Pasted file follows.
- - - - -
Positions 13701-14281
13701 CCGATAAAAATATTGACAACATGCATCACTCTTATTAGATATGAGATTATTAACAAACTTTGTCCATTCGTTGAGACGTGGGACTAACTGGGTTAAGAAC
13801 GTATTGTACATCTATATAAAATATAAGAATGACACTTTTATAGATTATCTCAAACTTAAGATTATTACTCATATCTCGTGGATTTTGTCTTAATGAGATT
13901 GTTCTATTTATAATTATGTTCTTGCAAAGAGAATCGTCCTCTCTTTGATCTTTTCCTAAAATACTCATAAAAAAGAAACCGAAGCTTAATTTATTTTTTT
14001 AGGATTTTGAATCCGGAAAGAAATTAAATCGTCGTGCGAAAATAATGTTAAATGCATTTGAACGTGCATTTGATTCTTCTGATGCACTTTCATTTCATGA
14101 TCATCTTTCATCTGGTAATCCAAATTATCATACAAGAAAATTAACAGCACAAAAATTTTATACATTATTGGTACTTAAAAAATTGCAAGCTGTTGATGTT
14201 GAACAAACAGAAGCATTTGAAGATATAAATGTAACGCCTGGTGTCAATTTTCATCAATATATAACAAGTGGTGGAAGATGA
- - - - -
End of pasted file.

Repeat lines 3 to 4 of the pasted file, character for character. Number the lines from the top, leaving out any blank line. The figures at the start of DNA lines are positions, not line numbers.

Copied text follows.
13801 GTATTGTACATCTATATAAAATATAAGAATGACACTTTTATAGATTATCTCAAACTTAAGATTATTACTCATATCTCGTGGATTTTGTCTTAATGAGATT
13901 GTTCTATTTATAATTATGTTCTTGCAAAGAGAATCGTCCTCTCTTTGATCTTTTCCTAAAATACTCATAAAAAAGAAACCGAAGCTTAATTTATTTTTTT